A recent PwC Nigeria survey has revealed that 47 per cent of tax functions in Nigeria’s financial services (FS) sector, either do not have a tax strategy or they are not aware of one.
The respondents to the survey were senior level executives from various sub-sectors in Nigeria’s financial services industry.
The survey polled the major industry players in financial services, including banking, insurance, and pension fund custodians.
It showed that Executive Directors and Chief Finance Officers combined, made up 60 per cent of the respondents; while other respondents which included Tax Managers and Financial Controllers were 33 per cent and seven per cent respectively.
While speaking to the insights from the survey, the Partner, Tax Reporting & Strategy, PwC Nigeria, Kenneth Erikume, noted that: “Organisations are currently operating in highly dynamic local and global tax environments. Locally, we are seeing an aggressive drive from tax authorities to shore-up state and federal government’s revenue generation goals.
“This places greater responsibility on the tax function, like never before. It also constrains the tax function, often reducing it to a compliance-focused unit, rather than a potential strategic partner helping to achieve corporate vision, and to execute business strategy.”
The majority of organisations surveyed, especially in the banking sector, either had a fully-fledged tax function, or were in the process of creating one to be staffed with a minimum of 5 employees.
The report advised organisations going through the journey of creating a fully-fledged tax function to consider how they could be optimised. This will involve identifying possible processes that could be outsourced or insourced. Reorganising the tax function around tasks that refocus the energy of employees towards more strategic processes, would define a successful tax function. Tax as a function should have a documented strategy that aligns with the overall business strategy.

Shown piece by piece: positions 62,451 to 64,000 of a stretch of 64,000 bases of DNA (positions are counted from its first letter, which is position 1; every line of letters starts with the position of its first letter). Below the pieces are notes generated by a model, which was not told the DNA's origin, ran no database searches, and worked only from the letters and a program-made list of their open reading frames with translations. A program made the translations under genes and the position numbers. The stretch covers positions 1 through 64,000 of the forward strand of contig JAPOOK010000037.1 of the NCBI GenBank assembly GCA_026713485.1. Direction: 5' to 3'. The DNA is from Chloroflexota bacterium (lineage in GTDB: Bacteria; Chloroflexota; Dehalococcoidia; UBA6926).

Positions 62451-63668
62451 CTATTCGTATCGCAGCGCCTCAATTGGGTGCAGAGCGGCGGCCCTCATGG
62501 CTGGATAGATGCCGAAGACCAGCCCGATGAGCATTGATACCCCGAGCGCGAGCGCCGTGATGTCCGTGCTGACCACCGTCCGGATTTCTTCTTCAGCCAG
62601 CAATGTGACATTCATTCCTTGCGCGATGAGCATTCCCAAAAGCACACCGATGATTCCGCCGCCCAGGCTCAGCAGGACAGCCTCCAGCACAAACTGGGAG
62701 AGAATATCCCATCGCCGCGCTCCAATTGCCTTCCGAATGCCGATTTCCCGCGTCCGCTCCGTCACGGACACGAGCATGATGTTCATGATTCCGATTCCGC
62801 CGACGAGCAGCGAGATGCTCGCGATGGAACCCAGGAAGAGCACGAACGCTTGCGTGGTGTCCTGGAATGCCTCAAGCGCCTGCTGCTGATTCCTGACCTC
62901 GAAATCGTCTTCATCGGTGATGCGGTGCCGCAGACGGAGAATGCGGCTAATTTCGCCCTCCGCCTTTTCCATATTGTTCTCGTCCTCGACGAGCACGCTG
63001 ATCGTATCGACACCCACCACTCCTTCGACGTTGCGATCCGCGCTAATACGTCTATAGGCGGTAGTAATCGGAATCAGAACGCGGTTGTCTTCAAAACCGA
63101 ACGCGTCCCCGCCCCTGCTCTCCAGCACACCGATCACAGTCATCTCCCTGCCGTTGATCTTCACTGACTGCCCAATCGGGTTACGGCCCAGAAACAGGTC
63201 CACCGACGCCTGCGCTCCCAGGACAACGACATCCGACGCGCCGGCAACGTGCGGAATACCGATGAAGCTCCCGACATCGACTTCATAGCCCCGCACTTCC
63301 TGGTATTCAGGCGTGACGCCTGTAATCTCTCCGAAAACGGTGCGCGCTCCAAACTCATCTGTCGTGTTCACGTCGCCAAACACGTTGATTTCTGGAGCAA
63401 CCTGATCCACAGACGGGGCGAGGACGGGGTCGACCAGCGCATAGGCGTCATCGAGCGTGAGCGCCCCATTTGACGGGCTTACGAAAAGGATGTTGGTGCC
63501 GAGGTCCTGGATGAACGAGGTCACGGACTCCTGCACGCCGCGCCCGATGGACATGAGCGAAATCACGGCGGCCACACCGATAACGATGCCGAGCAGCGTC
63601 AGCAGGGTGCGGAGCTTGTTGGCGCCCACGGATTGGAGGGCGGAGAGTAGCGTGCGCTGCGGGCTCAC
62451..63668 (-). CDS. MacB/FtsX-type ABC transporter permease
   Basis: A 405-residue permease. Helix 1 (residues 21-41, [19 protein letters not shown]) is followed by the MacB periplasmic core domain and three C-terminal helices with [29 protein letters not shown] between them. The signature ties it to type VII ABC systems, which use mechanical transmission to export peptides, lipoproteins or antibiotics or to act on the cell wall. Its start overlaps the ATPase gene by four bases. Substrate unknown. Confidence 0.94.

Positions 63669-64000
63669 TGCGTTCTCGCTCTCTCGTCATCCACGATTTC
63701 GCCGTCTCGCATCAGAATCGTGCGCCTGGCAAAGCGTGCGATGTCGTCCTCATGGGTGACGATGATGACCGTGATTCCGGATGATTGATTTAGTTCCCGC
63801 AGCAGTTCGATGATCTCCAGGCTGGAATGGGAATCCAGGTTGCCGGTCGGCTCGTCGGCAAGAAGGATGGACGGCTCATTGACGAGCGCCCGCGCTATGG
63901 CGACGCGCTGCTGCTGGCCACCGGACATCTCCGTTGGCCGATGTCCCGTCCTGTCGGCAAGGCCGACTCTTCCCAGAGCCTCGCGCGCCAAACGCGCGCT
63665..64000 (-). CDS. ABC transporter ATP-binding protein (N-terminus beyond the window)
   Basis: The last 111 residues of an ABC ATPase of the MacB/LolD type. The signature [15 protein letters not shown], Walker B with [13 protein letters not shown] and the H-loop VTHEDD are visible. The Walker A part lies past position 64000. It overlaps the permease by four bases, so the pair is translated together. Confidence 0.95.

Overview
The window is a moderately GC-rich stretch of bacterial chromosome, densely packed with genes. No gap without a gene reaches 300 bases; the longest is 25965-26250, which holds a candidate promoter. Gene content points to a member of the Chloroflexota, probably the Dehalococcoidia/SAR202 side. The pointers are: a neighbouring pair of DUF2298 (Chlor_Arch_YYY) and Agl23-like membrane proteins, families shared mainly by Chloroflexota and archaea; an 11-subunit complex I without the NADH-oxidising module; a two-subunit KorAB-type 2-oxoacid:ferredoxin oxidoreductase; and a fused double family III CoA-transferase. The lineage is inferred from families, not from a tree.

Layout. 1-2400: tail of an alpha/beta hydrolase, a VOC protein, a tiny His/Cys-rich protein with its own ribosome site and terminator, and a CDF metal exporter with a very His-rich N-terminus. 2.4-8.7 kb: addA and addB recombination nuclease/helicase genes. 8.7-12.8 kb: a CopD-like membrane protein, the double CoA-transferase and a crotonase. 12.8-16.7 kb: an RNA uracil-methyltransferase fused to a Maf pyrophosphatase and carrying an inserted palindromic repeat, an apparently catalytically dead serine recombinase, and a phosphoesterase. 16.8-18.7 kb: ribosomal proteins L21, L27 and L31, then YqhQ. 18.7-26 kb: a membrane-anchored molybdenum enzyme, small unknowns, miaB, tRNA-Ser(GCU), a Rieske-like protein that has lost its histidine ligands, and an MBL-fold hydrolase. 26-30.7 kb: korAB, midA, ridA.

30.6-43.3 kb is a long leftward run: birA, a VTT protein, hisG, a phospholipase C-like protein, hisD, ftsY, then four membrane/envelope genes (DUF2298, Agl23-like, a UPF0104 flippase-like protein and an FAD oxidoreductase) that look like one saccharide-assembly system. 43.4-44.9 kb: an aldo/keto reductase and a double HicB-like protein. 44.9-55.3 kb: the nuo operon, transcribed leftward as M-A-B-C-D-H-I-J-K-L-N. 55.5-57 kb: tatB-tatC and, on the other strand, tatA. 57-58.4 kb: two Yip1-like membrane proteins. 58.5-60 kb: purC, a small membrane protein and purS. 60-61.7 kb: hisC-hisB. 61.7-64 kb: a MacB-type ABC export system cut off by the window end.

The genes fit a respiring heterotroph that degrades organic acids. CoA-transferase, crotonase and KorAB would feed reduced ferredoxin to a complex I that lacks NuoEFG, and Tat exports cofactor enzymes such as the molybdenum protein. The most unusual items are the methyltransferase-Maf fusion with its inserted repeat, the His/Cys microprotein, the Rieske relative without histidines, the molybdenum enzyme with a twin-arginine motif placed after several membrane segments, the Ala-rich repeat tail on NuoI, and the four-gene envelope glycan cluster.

According to Erikume, it isn’t unusual that transaction taxes such as Withholding Tax (WHT) and Value Added Tax (VAT) are high up the list of taxes with a greater probability of leading to additional tax liabilities, or significant exposure to tax audits.
This, he said is because Nigeria’s financial services industry is characterised by high volume of transactions, multiple locations, and is prone to tax risks with manual tax processes.
Another notable finding is that there is low technology adoption for tax compliance in Nigeria’s financial services industry. In spite of widespread technology adoption in managing several aspects of operations in the industry, technology is yet to be leveraged in managing taxes. Only in managing payroll, has technology been widely adopted for tax compliance.
The Executive Chairman, Federal Inland Revenue Service (FIRS), Mr. Muhammad Nami, recently said the adoption of electronic taxation (e-Tax) will help minimise revenue leakages, limit tax evasion and significantly improve fiscal position of state governments amidst the current economic challenges.
Nami, who is also the chairman of the JTB, said a lot of people are presently making monies privately without remitting appropriate taxes.
He said the adoption of technology will harness the various taxes by individuals and plug leakages especially for state governments who are presently in dire fiscal challenge.
Noting that gone were the days of brick and mortar tax administration, he said eTax could be a game changer in resource mobilisation going forward.
Nami said: “Your wife could be at home, in the kitchen and with just a telephone and a computer or just an electronic gadget, your wife or a member of your family would be rendering service to a customer right in the kitchen or the comfort of the bedroom, pay for those services, receive money for those services, and spend them without leaving the house.
“So when you carry guns and the police or law enforcement agencies to go and enforce such business entity, how would you get it done? So that’s the need for technology.
“People continue to make money every day….we are not able to generate commensurable taxes from those revenues and until we are able to do something otherwise, those that we serve would continue to borrow money to fund their budgetary requirements.”
He had added: “People do business and we no longer see them physically and so in order for them (revenue agencies) to generate revenue that would be used by their respective governments to fund their budgetary requirements, there is the need for them to deploy technology to exchange and data and to be able to raise assessment that they can enforce for purpose of revenue generation for their respective states.”